Porsche only built 2 914/8s. The first was a development mule that Piëch used to prove the concept of a 914/8. The second was built for Ferry Porsche as a birthday present. Both are very unique 914s still owned by Porsche and regularly shown at the museum in Stuttgart. They had a 300 HP 3.0L 908 engine and a 916 transmission, and was never registered for the street. This was a test bed and a prototype, with many unique features that did not end up on the production 914s.
Towards the end of the 1960s the long-standing association between Porsche and Volkswagen led to the creation of the VW Porsche 914 – a sporty but attractively priced car. Alongside the four-cylinder VW version, a six-cylinder version of the agile mid-engine vehicle was built for Porsche. Ferry Porsche was presented with one of two race versions to be fitted with an eight-cylinder engine on the occasion of his 60th birthday.
Chassis 914111 was Piëch’s test mule for a possible future flat 8 variant. It had a 300 HP 3.0L 908 engine and a 916 transmission, and was never registered for the street. This was a test bed and a prototype, with many unique features that did not end up on the production 914s.
The VW van engine in Porsche’s mid-engined 914 didn’t inspire enthusiasts like other Porsche models. It’s humble roots divided the Porsche faithful who couldn’t agree on the 914’s purpose. Some saw it as a cheap distraction while others viewed it as a worthy addition to the lineup. Among the Porsche community, nobody saw the 914’s potential like Ferdinand Piëch.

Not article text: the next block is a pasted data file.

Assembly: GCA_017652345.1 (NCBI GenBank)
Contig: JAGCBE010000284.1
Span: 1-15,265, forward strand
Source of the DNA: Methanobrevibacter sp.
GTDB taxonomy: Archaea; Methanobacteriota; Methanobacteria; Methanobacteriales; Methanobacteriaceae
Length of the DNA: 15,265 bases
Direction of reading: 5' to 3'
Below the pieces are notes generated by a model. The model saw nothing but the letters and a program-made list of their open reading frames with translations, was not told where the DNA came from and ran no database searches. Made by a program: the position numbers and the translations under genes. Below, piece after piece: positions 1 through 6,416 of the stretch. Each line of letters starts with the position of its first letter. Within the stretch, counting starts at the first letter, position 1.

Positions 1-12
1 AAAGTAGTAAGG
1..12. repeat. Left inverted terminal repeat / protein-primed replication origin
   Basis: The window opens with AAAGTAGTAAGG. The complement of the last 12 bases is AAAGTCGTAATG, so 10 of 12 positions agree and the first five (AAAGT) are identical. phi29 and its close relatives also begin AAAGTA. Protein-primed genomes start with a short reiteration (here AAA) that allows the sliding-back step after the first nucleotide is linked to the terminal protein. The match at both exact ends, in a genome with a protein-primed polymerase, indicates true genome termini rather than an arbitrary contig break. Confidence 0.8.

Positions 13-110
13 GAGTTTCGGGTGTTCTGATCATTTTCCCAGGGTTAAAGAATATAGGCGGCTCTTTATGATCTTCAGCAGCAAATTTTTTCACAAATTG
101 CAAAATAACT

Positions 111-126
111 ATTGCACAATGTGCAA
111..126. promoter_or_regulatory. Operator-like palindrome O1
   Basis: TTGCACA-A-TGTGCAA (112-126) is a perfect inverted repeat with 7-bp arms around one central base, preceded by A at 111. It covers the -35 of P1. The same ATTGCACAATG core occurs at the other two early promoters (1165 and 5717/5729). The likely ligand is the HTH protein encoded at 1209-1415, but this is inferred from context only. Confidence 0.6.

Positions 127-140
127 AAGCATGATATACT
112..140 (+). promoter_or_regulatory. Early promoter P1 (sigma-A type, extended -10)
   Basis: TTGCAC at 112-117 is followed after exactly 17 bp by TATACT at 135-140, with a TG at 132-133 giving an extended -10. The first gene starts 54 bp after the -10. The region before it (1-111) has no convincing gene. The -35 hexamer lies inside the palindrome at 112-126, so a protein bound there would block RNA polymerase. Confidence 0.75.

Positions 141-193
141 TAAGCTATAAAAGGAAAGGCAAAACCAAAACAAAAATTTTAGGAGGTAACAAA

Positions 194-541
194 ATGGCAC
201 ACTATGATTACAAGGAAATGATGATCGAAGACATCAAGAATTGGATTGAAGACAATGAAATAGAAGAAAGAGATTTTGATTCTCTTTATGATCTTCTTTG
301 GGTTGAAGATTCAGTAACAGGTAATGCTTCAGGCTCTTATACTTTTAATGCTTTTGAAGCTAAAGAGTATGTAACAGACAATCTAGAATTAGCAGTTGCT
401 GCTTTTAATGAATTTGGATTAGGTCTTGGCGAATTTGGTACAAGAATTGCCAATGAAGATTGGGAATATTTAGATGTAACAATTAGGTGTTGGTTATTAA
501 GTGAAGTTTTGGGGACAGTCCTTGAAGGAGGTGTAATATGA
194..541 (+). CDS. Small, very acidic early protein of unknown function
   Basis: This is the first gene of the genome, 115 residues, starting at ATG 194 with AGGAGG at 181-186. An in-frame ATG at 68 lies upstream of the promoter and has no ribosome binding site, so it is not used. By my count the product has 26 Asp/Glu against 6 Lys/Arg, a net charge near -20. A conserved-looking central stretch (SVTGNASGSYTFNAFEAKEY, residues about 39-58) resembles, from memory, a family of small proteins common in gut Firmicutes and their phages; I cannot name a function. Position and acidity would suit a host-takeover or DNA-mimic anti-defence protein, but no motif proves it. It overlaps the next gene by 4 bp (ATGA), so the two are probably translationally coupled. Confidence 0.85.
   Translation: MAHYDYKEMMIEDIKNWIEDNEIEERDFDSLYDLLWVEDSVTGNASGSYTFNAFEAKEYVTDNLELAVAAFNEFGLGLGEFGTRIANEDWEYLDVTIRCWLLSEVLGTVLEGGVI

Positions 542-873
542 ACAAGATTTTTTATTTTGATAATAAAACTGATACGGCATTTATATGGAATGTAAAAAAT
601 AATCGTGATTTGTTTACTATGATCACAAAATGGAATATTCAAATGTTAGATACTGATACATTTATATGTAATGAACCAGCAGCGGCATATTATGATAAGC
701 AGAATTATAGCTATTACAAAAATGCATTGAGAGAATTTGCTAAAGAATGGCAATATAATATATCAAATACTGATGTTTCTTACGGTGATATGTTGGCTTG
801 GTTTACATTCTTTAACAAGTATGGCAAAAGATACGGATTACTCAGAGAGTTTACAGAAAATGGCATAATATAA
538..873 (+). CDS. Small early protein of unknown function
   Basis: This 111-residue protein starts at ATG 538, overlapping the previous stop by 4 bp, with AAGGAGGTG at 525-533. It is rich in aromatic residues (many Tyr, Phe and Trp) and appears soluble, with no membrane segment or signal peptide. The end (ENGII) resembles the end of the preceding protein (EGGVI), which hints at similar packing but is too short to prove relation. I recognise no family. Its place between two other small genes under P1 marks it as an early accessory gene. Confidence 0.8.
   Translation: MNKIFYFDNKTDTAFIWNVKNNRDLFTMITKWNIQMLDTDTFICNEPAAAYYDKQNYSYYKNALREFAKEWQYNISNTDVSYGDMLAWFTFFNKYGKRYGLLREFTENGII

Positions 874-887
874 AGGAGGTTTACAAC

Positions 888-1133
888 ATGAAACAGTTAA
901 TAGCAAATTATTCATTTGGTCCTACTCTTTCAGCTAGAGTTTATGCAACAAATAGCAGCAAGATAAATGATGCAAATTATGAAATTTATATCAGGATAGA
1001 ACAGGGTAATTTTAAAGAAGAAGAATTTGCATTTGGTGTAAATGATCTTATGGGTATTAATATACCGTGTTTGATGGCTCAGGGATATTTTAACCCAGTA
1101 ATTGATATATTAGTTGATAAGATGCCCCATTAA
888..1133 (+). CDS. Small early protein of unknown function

Ferdinand was director of Porsche’s very successful racing division. He wanted to show the potential of racing engines for road car applications. The unloved 914 was the perfect testbed for his very successful Flat-8 racing engine. The resulting prototype built in 1969 was known as the 914-8, Porsches first mid-engined supercar.
Only two of these prototype 914-8 supercars were ever built making them some of the rarest Porsches ever built. The first model was built for Ferdinand Piëch himself who used the full-fledged Flat-8 racing engine producing 350 horsepower. The second was built for Ferry Porsche as a 60th birthday gift. Ferry’s 914-8 had a detuned engine producing a more manageable 300 horsepower.
Powered by a 350 horsepower Flat-8 racing engine, the 2,100 lb 914-8 was a frightening machine. Today 350 horsepower is impressive in a Ford Focus but in 1969 it was sensational. The 914-8 took race track performance to the street. Something we’ve grown to expect from today’s supercars but a fairly new concept in 1969.
Besides the exhaust note, there are subtle differences between the 914-8 and normal 914s. To start, the popup headlights housed dual headlights rather than single bulbs. Further exterior treatment added round side view mirrors and a gas tank that can only be accessed if the trunk was opened.
Building crazy machines like the 914-8 allowed Porsche to showcase their racing ability. Taking a highly successful racing engine and using it to power a lightweight car is still crucial to Porsche’s playbook today. Unfortunately, the 914-8 never made it to production leaving only these two examples of what could have been.